A scene from "Le Nozze Di Figaro", which is one of the many operas by The Metropolitan Opera that have and will be held live at Cinemark Tinseltown 14. (Source: Ken Howard/Metropolitan Opera)
A scene from “Le Nozze Di Figaro,” which is one of the many productions in The Metropolitan Opera’s series, “The Met: Live in HD”. These performances can be seen live at Cinemark Tinseltown 14. (Source: Ken Howard/Metropolitan Opera)

All my life I’ve been exposed to a narrow range of musical culture. It was usually rock music or the occasional musical. However, I’ve never been exposed to opera until I experienced my first opera, “Le Nozze Di Figaro” by Mozart.

“Le Nozze Di Figaro” is one of many operas that are being broadcast live to Cinemark Tinseltown 14 in the Newgate mall from the Metropolitan Opera in New York City. “Le Nozze Di Figaro” and all the other operas are part of the award-winning series “The Met: Live in HD.”

“Le Nozze Di Figaro” is a comedic opera featuring themes of love and infidelity. Figaro and Susanna, the opera’s hero and heroine, are servants of the Count and Countess Almaviva, and are scheduled to get married. Susanna is a very popular lady, the Count and a boy named Cherubino are both vying for her affection. Despite their efforts, Susanna only has eyes for Figaro.

The Count is known for his infidelity, but has never really been caught in the act. The Countess, Susanna and Figaro all devise a plan that will put the Count in a trap. Their plan involves disguising one another to fool the Count so they can catch him cheating on the Countess.

Before going into seeing “Le Nozze Di Figaro” I had lots of doubt. Considering the ways in which I was brought up, I had the mind set that it would be really boring. I figured it would be a tiresome storyline that would end up putting me to sleep. Since it is in Italian, I also figured I wouldn’t be able to understand any of it, even with the subtitles.

After having seen “Le Nozze Di Figaro,” you could say I was pleasantly surprised. When it first started and the overture started to play, I automatically knew that there was a good possibility that I might actually enjoy it.

I knew this opera was written by Mozart, but what I didn’t realize was how much of his music I was going to recognize. When I got home I immediately looked up music from “Le Nozze Di Figaro.” After listening to it a few times, classical music became a new love for me, something I never thought could be possible.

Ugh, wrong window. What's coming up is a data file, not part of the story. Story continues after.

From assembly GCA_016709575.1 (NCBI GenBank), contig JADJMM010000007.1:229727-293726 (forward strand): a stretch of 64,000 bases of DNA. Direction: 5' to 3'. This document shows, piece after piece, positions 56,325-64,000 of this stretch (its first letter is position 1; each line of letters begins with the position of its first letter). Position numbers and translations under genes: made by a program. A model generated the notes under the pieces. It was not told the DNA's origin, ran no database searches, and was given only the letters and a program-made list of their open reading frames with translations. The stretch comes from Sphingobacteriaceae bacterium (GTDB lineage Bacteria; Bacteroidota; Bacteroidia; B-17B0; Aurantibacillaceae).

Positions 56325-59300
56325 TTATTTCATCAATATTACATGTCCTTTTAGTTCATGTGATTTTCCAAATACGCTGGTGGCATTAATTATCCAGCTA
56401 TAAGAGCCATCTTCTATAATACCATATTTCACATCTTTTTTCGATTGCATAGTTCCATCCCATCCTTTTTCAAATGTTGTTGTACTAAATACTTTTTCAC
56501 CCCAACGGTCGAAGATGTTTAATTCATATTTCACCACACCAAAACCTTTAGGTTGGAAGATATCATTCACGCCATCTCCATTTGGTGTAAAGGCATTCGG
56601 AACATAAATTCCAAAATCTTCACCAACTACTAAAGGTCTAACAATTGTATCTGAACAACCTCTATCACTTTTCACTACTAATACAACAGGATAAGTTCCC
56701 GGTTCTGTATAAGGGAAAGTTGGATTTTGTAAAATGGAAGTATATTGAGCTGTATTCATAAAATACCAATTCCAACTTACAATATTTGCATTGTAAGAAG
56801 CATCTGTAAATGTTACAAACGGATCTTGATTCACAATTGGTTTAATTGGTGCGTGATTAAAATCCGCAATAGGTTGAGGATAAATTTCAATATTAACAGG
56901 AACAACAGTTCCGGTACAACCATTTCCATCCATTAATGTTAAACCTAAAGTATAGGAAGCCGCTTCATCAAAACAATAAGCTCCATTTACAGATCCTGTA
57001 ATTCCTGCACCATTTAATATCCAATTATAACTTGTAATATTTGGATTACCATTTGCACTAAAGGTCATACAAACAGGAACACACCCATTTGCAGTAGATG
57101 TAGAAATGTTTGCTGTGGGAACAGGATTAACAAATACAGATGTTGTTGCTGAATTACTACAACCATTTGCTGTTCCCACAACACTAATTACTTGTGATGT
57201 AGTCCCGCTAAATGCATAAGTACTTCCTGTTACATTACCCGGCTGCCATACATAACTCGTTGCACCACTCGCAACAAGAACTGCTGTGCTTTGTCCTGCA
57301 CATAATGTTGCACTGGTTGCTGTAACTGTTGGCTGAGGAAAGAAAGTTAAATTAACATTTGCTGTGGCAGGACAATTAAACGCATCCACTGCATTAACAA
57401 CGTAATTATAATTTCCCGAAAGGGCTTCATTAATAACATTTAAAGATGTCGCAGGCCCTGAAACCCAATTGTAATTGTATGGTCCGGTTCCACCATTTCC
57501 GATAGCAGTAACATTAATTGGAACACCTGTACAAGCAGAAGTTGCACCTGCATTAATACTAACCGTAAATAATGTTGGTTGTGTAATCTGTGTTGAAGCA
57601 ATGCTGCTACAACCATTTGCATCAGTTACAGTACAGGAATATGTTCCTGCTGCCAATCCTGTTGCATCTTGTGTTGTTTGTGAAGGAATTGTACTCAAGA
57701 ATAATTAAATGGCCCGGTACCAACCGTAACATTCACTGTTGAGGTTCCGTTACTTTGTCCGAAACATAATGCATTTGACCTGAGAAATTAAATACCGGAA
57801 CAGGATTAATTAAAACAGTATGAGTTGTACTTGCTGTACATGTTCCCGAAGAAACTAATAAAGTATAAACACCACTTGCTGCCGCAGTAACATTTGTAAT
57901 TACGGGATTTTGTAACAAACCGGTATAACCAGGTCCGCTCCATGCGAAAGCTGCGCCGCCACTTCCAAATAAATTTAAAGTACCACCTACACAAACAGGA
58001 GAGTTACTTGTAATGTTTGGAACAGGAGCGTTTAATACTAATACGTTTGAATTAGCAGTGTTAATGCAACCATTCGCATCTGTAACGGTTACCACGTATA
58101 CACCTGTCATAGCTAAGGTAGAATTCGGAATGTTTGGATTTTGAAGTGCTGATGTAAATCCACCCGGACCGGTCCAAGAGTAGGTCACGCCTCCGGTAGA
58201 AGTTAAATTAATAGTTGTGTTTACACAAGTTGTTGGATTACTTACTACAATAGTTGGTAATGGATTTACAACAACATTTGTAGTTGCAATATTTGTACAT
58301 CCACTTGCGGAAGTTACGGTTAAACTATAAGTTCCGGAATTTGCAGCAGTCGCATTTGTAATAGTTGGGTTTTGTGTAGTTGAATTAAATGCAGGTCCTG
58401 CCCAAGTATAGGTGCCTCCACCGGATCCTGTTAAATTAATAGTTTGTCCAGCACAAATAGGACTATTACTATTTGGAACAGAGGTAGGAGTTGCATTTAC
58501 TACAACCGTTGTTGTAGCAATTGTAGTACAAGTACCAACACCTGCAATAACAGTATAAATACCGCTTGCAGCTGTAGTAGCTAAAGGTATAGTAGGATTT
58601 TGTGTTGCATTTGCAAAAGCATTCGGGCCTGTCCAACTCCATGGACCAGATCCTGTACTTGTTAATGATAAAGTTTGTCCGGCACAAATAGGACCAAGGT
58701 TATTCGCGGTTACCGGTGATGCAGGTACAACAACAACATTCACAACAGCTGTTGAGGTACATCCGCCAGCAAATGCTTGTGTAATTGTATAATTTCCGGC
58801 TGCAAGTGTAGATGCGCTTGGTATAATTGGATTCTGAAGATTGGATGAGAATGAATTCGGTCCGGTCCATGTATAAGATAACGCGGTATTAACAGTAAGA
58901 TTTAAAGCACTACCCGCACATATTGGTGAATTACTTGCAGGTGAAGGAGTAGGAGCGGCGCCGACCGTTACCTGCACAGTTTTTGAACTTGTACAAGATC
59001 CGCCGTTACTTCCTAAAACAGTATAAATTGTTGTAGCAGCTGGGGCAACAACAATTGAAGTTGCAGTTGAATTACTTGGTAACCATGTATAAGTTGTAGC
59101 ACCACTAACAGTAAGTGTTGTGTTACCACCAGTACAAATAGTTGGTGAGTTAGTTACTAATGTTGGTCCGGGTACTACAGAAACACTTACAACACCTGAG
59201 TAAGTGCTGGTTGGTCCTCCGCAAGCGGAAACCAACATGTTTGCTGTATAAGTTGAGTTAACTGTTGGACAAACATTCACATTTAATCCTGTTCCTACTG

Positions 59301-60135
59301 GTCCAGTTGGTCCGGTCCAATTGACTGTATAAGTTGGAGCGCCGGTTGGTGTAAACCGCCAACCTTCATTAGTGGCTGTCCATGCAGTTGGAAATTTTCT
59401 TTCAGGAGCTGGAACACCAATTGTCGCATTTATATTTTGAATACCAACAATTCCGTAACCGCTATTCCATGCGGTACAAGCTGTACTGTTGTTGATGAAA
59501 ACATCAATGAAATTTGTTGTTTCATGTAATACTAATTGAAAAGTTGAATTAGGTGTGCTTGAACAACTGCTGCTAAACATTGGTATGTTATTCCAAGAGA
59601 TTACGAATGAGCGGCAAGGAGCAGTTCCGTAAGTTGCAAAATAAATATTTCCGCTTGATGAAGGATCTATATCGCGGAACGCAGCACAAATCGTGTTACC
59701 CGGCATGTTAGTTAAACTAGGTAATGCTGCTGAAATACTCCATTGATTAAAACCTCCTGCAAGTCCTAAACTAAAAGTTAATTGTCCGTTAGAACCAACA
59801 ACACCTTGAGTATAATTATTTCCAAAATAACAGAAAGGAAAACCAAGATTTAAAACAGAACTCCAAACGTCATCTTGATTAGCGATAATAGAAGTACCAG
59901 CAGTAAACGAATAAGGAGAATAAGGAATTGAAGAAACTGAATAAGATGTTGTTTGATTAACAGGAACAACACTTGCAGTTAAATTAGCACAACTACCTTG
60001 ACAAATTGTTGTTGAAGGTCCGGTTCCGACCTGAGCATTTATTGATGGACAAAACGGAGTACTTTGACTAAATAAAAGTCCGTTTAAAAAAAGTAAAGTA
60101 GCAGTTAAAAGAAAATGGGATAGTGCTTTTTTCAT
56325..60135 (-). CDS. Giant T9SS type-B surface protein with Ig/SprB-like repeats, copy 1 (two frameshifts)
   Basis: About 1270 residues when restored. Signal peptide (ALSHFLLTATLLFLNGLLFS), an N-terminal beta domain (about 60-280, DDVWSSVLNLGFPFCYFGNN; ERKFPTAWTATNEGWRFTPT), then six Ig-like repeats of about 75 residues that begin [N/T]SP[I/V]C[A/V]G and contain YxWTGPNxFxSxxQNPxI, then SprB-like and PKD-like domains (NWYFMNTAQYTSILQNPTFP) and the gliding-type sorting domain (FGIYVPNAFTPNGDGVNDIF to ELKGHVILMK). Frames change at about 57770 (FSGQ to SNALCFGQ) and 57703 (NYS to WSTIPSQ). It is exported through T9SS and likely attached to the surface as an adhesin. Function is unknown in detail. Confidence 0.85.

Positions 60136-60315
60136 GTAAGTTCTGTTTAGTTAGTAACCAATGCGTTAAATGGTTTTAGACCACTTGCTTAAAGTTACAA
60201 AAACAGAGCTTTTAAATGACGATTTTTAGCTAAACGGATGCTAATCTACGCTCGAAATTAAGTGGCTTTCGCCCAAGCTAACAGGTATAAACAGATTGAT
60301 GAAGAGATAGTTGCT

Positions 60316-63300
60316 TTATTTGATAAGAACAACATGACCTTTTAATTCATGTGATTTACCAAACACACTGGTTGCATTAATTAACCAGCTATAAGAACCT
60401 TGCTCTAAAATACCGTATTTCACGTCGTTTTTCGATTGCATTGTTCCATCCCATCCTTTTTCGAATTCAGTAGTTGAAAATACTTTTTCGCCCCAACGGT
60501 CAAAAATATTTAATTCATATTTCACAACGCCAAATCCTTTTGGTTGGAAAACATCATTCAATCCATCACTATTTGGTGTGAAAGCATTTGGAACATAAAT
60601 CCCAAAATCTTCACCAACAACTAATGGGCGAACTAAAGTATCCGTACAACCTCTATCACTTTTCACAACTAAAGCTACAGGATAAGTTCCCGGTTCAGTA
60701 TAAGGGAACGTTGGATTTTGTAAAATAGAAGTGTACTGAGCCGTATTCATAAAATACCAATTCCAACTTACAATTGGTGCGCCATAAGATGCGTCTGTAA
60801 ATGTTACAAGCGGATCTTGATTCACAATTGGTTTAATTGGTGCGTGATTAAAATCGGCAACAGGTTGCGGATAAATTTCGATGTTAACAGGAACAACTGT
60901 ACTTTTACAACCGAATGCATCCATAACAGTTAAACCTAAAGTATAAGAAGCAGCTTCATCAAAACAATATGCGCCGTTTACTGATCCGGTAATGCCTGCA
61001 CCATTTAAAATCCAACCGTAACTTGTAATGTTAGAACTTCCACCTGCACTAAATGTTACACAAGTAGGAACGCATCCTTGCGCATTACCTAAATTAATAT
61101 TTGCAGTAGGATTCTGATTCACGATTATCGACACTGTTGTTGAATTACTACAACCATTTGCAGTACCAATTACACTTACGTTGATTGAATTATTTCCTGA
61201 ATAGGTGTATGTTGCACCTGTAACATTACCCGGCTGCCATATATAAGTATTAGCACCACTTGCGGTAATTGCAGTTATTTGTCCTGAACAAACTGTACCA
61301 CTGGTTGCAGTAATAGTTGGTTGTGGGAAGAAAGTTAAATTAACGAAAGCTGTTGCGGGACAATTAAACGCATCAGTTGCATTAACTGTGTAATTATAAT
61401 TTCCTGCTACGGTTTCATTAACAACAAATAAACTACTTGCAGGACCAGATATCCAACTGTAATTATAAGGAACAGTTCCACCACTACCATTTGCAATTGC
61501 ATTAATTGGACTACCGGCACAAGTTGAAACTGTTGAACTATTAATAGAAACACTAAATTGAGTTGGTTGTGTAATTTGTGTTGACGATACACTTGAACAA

The music wasn’t the only good thing in “Le Nozze Di Figaro.” The singing, of course, was phenomenal. I’ve never realized how much talent it takes to sing in an opera. After having watched the opera, I think it is safe to say it takes tremendous talent to be an opera singer. I assumed after hearing them sing for a while it would get annoying. That wasn’t the case at all. In fact, it was actually really soothing and relaxing to hear the performers sing. It wasn’t too relaxing where it could put you to sleep, but it was just enough that it left room for it to be really entertaining.

“Le Nozze Di Figaro” was funny, entertaining and full of talent. The other operas that are set to be shown at Cinemark will be different from this one, but will feature the same amazing talent and beautifully played music. The next operas to be featured on “The Met: Live in HD” will be “Carmen” by Georges Bizet on Nov 1, followed by “II Barbiere di Siviglia” by Gioacchino Rossini on Nov 22. Additional performances will continue until April.

It doesn’t matter who you are, being exposed to different culture is always a good thing. It simply makes you a more well-rounded and diverse person for doing so. I highly recommend going and exposing yourself to one of the many beautiful and highly acclaimed performances put on by The Metropolitan Opera through “The Met: Live in HD.”

Note: This story was updated to correct the language the opera is written in.

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  1. Glad to see you enjoyed the opera – I enjoyed it immensely too at the Met. But the opera is sung in Italian, and Cherubino is in love with the Countess, IMHO>

  2. Eh, it was in Italian. Carmen will be in french.
    And it has been “surprisingly entertaining” since the 1780’s. If all art aspires to music, all music aspires to opera.
    Welcome to a beautiful new world of sound and beauty! Be sure to check out The Barber of Seville next month. Not only is it the prequel to Nozze, but it will feature Isabel Leonard as Rosina (who becomes the Countess). Mrs. Leonard portrayed Cherubino in Nozze.

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